Every course can’t be in the top tier. If they were it would devalue them all. Carne has some great holes and marvelous scenery but because of its location, it lacks the financial clout to achieve its full potential – so what? The members enjoy it. Visitors are welcome and they can come and go as they please. Being in such a remote, sparsely populated area is an insurmountable handicap. If there are a few rough edges, consider them part of the charm. Carne delights one minute and kicks one up the backside the next. That’s proper golf!

Enniscrone is one of Hackett’s better efforts, especially since Donald Steel made a few well-chosen tweaks. Enniscrone has the biggest dunes in Ireland but it suffers from the same handicap that bedevils Carne – a lack of resources but the potential is unlimited and the welcome is warm. Show me a better hole than Enniscrone’s 16th.

I have played at The Island only once or twice but did enjoy it hugely. There are several holes that would fit seamlessly into any course on the R & A rota. Forever overshadowed by Portmarnock nearby, it clearly has what it takes to be in the ‘Irish Premiership.’

To be frank, I wouldn’t see Old Head ever evolving into one of Ireland’s best. It’s a course well worth visiting once for the novelty value due to its unique location and spectacular views but to play golf there on a regular basis would not be my cup of tea!

Formed in 1889, Dooks & Caragh GC is one of the oldest clubs in Ireland but it has one of the newest links. For 100 years the links remained a steadfastly quirky, 9-holes monument to those early days as the members resisted all efforts at modernisation. In 1970, it was finally agreed to expand to an 18-holes circuit. Ignoring convention and good sense, responsibility for designing one new hole was given to each member of a 9-man committee. It could have been a disaster but a surprisingly acceptable result was the outcome. As the Club entered its second century, Martin Hawtree, fresh from his success at Lahinch, was engaged to fine tune the inevitably ‘uneven’ outcome of those laudable ‘homemade’ efforts. Hawtree changed ‘everything’ while managing to provide the feeling that he had hardly laid a hand on the place. Playing at Dooks recently with a 26, 15 and 9-handicapper, we had a thrilling match that ended all even – a tribute to the course and the handicap system. Some of the best courses in the world have a ‘link hole’ to get you from one piece of exciting ground to another. At Dooks, it’s unusually in that the link hole is the 1st but as soon as you walk over the hill to the 2nd tee, the stunning view will make you forget your troubles and concentrate on playing proper golf for the 17 delightful holes ahead. My favourite hole at Dooks is the 16th. I wasn’t surprised to hear that it was originally conceived by the most gifted golfer on the ad hoc committee – Dr. Billy O’Sullivan of Killarney fame. The drive has to fade around a strand of wind-blown trees and stay clear of the tangly scrub before a precisely weighted second shot to a shelf green surrounded by menacing, gorse bushes is undertaken.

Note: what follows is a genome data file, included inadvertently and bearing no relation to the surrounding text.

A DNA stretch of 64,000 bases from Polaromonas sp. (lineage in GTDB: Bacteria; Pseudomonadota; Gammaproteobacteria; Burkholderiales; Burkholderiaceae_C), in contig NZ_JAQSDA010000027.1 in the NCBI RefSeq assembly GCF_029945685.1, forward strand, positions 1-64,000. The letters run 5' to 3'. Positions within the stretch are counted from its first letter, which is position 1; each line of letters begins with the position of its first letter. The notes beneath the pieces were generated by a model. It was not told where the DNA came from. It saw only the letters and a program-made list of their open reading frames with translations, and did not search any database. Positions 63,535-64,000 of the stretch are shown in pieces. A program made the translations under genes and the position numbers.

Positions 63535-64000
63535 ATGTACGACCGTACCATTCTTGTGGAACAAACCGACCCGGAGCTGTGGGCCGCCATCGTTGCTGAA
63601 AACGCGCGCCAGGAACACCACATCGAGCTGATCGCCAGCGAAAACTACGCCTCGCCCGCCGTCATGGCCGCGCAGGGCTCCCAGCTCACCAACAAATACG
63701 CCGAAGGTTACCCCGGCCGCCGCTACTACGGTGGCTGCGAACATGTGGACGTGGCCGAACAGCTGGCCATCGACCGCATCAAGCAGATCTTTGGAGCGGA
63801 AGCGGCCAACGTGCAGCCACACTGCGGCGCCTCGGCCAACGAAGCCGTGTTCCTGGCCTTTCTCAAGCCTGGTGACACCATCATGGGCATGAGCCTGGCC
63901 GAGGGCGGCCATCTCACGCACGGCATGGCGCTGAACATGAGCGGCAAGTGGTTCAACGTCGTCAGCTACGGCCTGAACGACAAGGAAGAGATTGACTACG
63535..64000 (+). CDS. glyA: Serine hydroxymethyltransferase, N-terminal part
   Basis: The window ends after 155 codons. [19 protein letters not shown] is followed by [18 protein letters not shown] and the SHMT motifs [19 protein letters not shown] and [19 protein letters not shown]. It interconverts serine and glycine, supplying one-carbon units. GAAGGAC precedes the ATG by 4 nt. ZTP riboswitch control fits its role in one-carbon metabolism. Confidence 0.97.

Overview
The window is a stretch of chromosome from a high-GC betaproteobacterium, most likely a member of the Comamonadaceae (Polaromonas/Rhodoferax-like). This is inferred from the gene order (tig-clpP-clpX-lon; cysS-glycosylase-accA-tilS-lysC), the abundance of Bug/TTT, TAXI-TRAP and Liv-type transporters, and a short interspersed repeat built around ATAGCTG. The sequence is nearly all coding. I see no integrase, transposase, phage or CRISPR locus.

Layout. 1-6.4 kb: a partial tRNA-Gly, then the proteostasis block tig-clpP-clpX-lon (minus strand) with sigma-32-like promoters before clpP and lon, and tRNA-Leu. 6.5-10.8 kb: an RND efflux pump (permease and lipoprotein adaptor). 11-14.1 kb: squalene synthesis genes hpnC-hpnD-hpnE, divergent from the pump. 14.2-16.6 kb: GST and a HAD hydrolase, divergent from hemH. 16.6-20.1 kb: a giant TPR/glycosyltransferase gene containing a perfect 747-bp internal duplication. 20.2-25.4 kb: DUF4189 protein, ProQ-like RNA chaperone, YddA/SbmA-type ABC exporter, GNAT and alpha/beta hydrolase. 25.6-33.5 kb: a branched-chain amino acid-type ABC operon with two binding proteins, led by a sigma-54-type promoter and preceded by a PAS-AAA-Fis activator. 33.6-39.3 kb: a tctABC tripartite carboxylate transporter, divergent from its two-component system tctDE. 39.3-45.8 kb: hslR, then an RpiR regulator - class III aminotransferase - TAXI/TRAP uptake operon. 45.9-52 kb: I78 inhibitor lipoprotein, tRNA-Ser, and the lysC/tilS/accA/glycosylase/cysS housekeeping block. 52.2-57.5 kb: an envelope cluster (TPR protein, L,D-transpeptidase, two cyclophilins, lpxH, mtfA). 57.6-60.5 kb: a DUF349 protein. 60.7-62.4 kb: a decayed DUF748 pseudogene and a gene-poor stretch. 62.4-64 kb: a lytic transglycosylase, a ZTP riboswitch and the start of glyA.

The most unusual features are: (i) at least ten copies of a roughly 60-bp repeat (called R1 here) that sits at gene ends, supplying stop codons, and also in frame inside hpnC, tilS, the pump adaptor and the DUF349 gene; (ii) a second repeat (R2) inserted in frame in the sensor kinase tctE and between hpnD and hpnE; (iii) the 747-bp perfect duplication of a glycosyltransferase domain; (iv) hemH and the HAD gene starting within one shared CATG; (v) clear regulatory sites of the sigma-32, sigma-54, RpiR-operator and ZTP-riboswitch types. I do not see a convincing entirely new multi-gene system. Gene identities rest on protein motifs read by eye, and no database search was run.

12. A large parcel of land near Dooks holds special meaning/promise to you. Tell us about it.

Clearly visible as you make your way around Dooks is Inch Island where 1250-acres of the most stirring golfing ground imaginable is waiting to be turned into a rival for Trump International in Scotland.

My friend, Dr. Arthur Spring, who followed a similar career path to Mackenzie by dumping medicine and becoming a golf architect has an ‘interest’ in the place but, in spite of his well-established, political connections he has been stymied by the environmental lobby from undertaking what he declares would be a ‘dream project’ with unlimited potential. I will allow Dr. Spring tell you about ‘the saga’ in his own words.

“Early in 1994, I began working on laying out a course on Inch. I was convinced that a golf course at Inch would be good for Kerry from both an ecologically scientific and socio-economic point of view. The Planning Authority intervened and told me to stop because they deemed that a golf course would create ‘a traffic hazard.’ By late 1996, when engineers had proven that this was incorrect the EU Habitats Directive had come into force and I found myself snookered by a law that was being enforced retrospectively. There are many important habitats in Castlemaine Harbour but a golf course wouldn’t impinge on them. My golf course requires only 40 acres of short grasses whereas there are, in total, 1,250 acres at Inch. I envisage completely natural fairways and roughs. All I want to do is shape the tees and greens; not a single sand dune would be damaged.Look at what has happened at nearby Castlegregory where the Natterjack toad population in 1988 was under serious threat. Since the golf course was built there wildlife has prospered. The toads thrive on the large numbers of insects that are attracted by the profuse flora on the golf course. And, by the way, there is no plant life specific to sand dunes that benefits from grazing. Occasional trimming of roughs is far better for sand dune flora than the grazing cattle and sheep that currently roam the property. As for the gangs of quad bikers who whiz up and down the dunes at weekends, I’ll say nothing! A golf course would not only prevent such abuse but it would monitor and control ecological and wildlife preservation in its own interests.”

So far, Dr. Spring has failed to convince the politicians and a biased, anti-golf lobby. When will people realize that instead of destroying flora and fauna, golf protects and enhances it?